Frescos do not have the subtlety of soft brush strokes we use for oil paintings. Leonardo wanted to have the freedom to work in more detail and take his time. This is why he sealed off the surface using waterproofing materials that were around at the time such as bitumen and resin. With oil painting the porous canvas is primed with a waterproofing substance such as varnish. But onto this sealed canvas surface, the pigments are mixed with oil. They take a long time to dry and colours can be blended and smudged at will to create the soft “sfumato” effect so loved by Da Vinci. His most famous painting - the Mona Lisa is a typical example of this, but it took him four years!
Although still a crumbly mess, we can appreciate many of the original conceptual aspects of the Last Supper. The final result evokes an emotive effect - a feeling of awe, even to this day when viewing the shadow that remains of it. Rather like the teachings and good intentions of the Messiah, the true meaning tends to flake off the walls of a whitened sepulchre.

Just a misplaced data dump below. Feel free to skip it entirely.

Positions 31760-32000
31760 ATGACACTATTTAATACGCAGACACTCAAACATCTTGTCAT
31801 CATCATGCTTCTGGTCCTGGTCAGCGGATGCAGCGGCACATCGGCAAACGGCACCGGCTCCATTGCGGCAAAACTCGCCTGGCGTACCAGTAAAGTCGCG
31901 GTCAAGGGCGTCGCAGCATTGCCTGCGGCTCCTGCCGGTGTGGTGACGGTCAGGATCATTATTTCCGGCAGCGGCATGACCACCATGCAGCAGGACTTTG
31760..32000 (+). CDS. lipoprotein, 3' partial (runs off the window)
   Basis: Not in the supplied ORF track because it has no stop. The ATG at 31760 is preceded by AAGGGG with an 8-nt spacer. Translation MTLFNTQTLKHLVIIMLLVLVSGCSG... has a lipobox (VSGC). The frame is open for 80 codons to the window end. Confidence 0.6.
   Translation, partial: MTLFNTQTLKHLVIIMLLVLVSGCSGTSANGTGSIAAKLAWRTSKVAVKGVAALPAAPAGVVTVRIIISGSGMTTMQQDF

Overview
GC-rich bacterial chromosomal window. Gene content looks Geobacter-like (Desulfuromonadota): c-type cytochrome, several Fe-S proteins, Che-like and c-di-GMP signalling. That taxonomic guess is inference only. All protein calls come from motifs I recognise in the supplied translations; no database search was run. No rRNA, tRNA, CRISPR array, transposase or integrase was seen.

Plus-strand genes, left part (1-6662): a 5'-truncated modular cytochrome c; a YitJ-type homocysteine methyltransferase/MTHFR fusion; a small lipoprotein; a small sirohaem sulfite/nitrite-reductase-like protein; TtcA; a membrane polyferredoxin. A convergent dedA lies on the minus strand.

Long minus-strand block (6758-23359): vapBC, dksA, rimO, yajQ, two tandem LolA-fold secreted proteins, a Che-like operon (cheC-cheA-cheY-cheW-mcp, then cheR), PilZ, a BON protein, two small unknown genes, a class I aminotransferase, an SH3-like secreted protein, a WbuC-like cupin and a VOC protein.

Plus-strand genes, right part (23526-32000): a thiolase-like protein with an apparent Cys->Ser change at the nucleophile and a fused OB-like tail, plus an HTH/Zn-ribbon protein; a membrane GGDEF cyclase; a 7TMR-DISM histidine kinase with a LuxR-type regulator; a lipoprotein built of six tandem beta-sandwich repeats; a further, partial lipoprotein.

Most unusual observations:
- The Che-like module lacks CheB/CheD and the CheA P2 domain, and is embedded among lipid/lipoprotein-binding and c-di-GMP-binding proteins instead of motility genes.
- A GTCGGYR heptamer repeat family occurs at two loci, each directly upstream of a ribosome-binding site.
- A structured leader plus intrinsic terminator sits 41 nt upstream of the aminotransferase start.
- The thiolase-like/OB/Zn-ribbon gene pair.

There has been a sad succession of deterioration/restoration as you can see from this timeline:
1495 – 1458: The last Supper is painted by Leonardo and his team. Before completion some of the paint begins to flake and peel off due to the experimental technique he used.
1517: The painting begins to deteriorate considerably and some of the detail disappears.
1556: Leonardo’s biographer Giorgio Vasari declares that the painting has been ruined. (He said that way back then. Just in case you think I am a killjoy.)
1652: They cut a doorway through the painting. They later bricked it up. How could they! Traces of this indiscretion appear as an irregular arch-shaped structure near the centre of the painting.